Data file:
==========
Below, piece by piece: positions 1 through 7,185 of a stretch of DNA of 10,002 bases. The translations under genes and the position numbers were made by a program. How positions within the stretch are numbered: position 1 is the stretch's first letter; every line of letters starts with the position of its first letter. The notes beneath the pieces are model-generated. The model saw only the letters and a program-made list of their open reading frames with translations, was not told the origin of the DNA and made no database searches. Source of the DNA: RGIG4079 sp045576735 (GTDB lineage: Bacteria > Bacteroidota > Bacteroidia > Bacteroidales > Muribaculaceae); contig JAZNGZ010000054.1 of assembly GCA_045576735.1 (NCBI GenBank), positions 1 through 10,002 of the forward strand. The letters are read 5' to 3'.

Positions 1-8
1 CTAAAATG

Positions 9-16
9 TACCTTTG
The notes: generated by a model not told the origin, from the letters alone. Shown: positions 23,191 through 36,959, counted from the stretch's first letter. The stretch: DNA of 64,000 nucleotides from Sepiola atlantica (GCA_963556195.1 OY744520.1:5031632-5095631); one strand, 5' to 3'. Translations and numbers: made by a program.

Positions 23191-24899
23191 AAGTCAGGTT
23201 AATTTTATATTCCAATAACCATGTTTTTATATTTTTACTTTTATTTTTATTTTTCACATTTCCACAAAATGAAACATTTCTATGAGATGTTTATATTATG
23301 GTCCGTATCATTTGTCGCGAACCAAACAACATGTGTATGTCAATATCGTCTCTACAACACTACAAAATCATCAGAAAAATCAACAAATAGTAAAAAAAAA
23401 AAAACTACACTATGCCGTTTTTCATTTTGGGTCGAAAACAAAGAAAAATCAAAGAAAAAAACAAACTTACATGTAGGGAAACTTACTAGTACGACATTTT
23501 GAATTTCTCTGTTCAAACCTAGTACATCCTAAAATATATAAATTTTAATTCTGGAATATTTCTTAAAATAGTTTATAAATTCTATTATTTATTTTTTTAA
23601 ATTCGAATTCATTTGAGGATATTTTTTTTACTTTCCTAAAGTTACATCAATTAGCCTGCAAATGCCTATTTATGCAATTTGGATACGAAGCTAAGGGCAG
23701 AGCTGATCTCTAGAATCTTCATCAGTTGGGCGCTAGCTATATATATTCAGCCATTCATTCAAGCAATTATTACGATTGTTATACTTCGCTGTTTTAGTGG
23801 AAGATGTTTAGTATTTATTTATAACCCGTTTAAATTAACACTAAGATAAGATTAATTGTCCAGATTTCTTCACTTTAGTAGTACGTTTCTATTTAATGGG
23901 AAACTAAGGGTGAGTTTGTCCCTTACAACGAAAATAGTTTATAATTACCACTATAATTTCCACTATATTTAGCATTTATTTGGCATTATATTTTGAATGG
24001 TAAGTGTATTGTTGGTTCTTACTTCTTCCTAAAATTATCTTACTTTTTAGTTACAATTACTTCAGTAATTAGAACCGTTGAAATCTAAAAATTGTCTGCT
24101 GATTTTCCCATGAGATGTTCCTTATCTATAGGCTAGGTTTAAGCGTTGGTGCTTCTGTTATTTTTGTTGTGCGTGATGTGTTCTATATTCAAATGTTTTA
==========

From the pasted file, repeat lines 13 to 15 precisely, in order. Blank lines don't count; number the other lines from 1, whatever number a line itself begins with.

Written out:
23601 ATTCGAATTCATTTGAGGATATTTTTTTTACTTTCCTAAAGTTACATCAATTAGCCTGCAAATGCCTATTTATGCAATTTGGATACGAAGCTAAGGGCAG
23701 AGCTGATCTCTAGAATCTTCATCAGTTGGGCGCTAGCTATATATATTCAGCCATTCATTCAAGCAATTATTACGATTGTTATACTTCGCTGTTTTAGTGG
23801 AAGATGTTTAGTATTTATTTATAACCCGTTTAAATTAACACTAAGATAAGATTAATTGTCCAGATTTCTTCACTTTAGTAGTACGTTTCTATTTAATGGG